Here's how Broncos' Screen Game is Hurting the Offense
Why have Denver Broncos OC Rich Scangarello stuck with plays that fail? First, it was the five- and seven-step drops on 3rd-&-short, then it was handoffs to TE Noah Fant and now, it's the hapless screens.
Believe it or not, on the season, the Broncos have produced just one successful screen play. Maybe because that one successful screen was a 25-yard touchdown romp by Fant in the first quarter of the season, Scangarello keeps sticking with it.
But seeing Denver's screens get blown up for loss every time isn’t a path to success, and it really hurts this offense, which does rely on the screen game to open up other aspects of the field.
We are seeing the stubbornness of the offensive coordinator with his refusal to go away from them. To a degree, it is understandable because of their importance to the scheme, but for whatever reason they're not working, and it's simply putting the Broncos behind schedule.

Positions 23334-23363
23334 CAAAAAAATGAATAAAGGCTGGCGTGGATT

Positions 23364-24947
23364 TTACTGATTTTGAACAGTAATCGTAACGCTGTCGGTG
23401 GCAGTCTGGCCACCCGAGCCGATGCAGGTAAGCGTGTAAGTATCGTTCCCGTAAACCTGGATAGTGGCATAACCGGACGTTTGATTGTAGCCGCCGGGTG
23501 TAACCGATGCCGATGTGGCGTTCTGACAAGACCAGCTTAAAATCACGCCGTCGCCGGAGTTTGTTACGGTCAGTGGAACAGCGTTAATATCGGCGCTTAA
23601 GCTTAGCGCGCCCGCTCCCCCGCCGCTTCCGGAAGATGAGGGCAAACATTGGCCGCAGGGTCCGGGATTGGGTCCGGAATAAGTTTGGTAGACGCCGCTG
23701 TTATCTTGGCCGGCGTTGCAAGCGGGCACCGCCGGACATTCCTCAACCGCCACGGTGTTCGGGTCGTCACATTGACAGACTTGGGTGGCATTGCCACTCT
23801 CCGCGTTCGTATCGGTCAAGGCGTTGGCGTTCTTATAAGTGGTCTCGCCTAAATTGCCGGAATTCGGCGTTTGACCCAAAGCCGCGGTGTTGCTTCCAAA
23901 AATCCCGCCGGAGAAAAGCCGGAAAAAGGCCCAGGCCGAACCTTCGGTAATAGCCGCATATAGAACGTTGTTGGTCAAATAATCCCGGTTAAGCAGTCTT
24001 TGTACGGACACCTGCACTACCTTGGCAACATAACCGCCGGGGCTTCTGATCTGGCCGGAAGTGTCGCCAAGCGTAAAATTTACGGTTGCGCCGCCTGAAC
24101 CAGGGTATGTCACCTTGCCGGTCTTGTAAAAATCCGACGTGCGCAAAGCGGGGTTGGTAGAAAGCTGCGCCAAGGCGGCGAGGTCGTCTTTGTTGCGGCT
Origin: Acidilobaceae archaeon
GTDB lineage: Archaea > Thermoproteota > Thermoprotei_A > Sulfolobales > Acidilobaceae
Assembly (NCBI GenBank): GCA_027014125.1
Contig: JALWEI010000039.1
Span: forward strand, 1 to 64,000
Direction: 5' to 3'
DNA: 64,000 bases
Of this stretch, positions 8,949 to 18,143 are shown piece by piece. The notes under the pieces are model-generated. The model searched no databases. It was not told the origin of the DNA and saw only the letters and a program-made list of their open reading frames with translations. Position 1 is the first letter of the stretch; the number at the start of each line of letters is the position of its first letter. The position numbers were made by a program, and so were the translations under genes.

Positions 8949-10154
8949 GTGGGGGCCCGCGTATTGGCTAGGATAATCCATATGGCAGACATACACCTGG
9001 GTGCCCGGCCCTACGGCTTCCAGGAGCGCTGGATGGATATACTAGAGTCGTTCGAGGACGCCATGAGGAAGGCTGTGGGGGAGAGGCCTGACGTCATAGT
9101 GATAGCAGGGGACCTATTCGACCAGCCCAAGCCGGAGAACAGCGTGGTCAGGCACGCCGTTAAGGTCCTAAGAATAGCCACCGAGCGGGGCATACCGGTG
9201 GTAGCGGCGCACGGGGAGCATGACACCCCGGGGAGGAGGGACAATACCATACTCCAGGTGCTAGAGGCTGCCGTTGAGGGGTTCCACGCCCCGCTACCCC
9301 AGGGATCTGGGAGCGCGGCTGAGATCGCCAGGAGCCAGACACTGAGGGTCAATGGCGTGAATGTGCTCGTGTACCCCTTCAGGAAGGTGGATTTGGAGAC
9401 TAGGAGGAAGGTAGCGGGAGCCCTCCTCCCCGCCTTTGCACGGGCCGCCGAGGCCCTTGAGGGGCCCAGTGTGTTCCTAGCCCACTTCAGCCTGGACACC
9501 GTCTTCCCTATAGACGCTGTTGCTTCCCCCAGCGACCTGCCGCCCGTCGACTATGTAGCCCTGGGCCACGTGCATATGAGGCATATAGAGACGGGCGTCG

There are a few issues with the Broncos' poor screen game. To wit, execution from the players, coaching failures, lack of talent and a disrespect of the Broncos' deep passing game. Denver has to clean those issues up, and until then, just stop calling screens.
It isn’t ideal to give up on such a big part of the offense, but the Broncos have no other choice at this point in time. Denver is the worst team in the NFL when it comes to executing screen plays and calling them does more harm than good.
The change doesn’t need to be permanent, obviously, but it needs to stop until the Broncos are able to fix some of these issues. The loss in Buffalo showed why screens are important.
There were strong winds and QB Brandon Allen couldn’t go deep/vertical because of his lack of arm strength to cut through the air with velocity. Those screens open up the short throws to try and pick up good chunks of yards.
It is an issue that the Broncos have to fix because it is just hurting the offense. When a play does more harm than good, like the screens have been, you have stop calling them. It's pretty basic.
Check out the video above for the full analysis on this issue.